What can the Future Fund funding be used for?
The Future Fund loan proceeds will be permitted to be used solely for working capital purposes and not to repay any borrowings, pay dividends or bonus payments to staff, management, shareholders or consultants, or, in respect of the government loan, pay any advisory or placement fees or bonuses to external advisers.
What businesses will be eligible for the Future Fund financing?
The full eligibility criteria are yet to be published and, so far, the UK government has announced that a business will be eligible for the Future Fund financing if it:
Further eligibility criteria may be included when the UK government publishes the full details of the Future Fund scheme in the coming weeks.
Main Future Fund headline terms
While the full Future Fund headlines terms are to be published by the UK government in the coming weeks once the Future Fund scheme is fully developed, the headline terms so far published on the UK government website (www.gov.uk/guidance/future-fund) include the following main terms:
On a sale, an IPO or maturity of the loan, the Discount Rate will not apply to the most recent non-qualifying funding round if such round took place before the issuance of the Future Fund funding. In such cases, the conversion price will not include a Discount Rate.
On a conversion event, the loan will convert into the most senior class of shares in the borrowing company. If a further funding round is completed within 6 months of the relevant conversion event, the lenders shall be entitled to convert their shares into the senior class of shares of the company in issue post that round.
On conversion of the loan, only principal under the Future Fund funding, and not any accrued interest, will convert at the Discount Rate. Any accrued interest not repaid by the borrowing company will convert at the relevant price without the Discount Rate.
The Future Fund scheme is to be fully developed in partnership with the British Business Bank and are to be published in the coming weeks. The UK government announced that the Future Fund funding will be launched for applications in May 2020. It will initially be open until the end of September 2020. More details regarding the Future Fund headline terms, to the extent currently published by the UK government, can be found on www.gov.uk/guidance/future-fund.
It should be noted that the UK government has indicated that it will keep the COVID-19 related business financing schemes under review and may vary them as necessary. The CBILS (operational from 23 March 2020) was already revised on 3 April 2020 (as described in section 1 above) and the UK government has also modified and expanded the CLBILS when it revealed its further details on 16 April 2020 (as described in section 4 above) beyond the scope envisaged in the UK government’s initial CLBILS announcement on 3 April 2020.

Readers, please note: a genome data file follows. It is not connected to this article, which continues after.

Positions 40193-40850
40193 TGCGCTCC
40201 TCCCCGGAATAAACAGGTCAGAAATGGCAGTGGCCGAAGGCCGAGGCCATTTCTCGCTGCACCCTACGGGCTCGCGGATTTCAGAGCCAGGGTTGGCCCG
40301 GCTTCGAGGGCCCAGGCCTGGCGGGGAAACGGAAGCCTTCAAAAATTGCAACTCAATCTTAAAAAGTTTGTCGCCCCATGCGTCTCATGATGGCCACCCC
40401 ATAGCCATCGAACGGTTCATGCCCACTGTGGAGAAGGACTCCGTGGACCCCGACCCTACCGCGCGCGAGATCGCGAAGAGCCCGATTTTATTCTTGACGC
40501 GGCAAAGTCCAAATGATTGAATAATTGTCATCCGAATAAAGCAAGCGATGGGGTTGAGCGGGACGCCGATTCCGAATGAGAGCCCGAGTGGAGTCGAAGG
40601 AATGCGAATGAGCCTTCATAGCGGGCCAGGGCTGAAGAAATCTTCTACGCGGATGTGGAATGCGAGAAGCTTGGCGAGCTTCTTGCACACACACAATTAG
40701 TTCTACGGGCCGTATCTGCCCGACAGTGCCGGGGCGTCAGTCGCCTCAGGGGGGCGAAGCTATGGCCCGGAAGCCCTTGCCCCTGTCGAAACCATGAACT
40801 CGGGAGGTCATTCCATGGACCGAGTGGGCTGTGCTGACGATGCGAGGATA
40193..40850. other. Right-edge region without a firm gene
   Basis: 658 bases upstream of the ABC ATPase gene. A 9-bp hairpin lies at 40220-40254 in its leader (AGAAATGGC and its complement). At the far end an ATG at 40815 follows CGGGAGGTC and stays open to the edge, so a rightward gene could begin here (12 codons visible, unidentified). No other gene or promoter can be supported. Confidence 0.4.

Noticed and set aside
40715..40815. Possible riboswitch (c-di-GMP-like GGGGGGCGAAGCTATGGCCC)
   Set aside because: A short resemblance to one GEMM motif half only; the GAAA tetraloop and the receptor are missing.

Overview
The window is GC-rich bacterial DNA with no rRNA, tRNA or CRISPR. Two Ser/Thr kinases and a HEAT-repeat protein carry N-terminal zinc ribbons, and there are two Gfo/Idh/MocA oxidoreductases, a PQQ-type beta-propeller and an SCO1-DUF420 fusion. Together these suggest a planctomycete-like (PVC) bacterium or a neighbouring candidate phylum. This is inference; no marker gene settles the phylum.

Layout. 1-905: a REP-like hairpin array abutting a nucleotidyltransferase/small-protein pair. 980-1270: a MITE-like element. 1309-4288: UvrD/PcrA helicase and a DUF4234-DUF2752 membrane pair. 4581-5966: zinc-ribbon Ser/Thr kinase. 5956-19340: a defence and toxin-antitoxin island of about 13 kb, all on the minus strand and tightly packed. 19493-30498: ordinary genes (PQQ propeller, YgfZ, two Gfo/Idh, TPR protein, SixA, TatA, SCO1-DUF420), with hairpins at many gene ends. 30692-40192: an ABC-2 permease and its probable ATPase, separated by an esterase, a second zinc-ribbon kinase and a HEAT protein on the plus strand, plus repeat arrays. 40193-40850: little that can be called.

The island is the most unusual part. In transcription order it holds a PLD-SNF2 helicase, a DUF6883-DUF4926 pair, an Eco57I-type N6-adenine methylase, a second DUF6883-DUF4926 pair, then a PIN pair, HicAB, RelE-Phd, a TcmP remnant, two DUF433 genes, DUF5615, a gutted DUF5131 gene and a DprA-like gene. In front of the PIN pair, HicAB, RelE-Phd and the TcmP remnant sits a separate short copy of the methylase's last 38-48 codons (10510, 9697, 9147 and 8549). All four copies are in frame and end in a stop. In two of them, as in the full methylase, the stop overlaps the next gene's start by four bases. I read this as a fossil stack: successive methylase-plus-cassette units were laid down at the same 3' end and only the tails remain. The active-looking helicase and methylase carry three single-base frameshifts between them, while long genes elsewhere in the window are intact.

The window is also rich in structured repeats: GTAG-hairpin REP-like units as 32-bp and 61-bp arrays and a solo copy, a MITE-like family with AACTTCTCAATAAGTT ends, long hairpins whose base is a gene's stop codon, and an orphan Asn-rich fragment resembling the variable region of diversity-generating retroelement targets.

While the UK government has responded to market concerns regarding the financing gap for firms which are too big to use the CBILS and do not have strong enough credit ratings to access the CCFF, by announcing the CLBILS on 3 April 2020 and launching it on 20 April 2020, it will not be known to what extent the CLBILS will, in fact, bridge the financing gap between the CBILS and the CCFF until it is seen how it works in practice.
It should also be noted that the CBILS, the CCFF and CLBILS (which are already operational) are all quite new financing schemes, and hence some of their aspects, including their use in practice and the procedures involved, will or may still need to be clarified and further developed. Further details of the BBLS announced by the UK government on 27 April 2020 which is to open for applications as from 4 May 2020 will be published by the UK government shortly. The new Future Fund scheme announced by the UK government on 20 April 2020 is to be launched in May 2020 and its further details are yet to be fully developed and published by the UK government in the coming weeks.
For the above reasons, the UK government COVID-19 related business financing schemes may change and evolve over time, depending on how the COVID-19 situation and the resulting business needs develop in the UK.
Apart from the above mentioned UK government financing schemes, the UK Chancellor, the BoE and the FCA, in their joint letter to the CEOs of the UK’s biggest banks on 25 March 2020, appealed to the banks to support firms to ensure that firms whose business models were viable before the COVID-19 crisis remain viable once it is over, mentioning that the BoE and the FCA will monitor the situation closely. It is anticipated by the BoE that its postponement of the annual stress testing for banks and the reduction of the BoE’s countercyclical capital buffer should free up to an extra £190 billion, which will help banks to provide lending volumes that could be used to help companies in the UK.
Due to the large volume of enquiries, the length of time that accessing the CBILS, the CCFF and the CLBILS financing currently takes is of concern to many firms. However, it is hoped that accessing the CBILS, the CCFF and the CLBILS financing will become more streamlined and quicker in time as more applications are processed and procedures become more developed.
There are also concerns in the market that the existing number of lenders participating in the CBILS, the CCFF and the CLBILS may not be sufficient to cope with the demand. It is hoped that more lenders will participate in these schemes.
Attorney advertising. The material contained in this Client Alert is only a general review of the subjects covered and does not constitute legal advice. No legal or business decision should be based on its contents.
Marjena Elizabeth Anderson
+44 20 7710 9800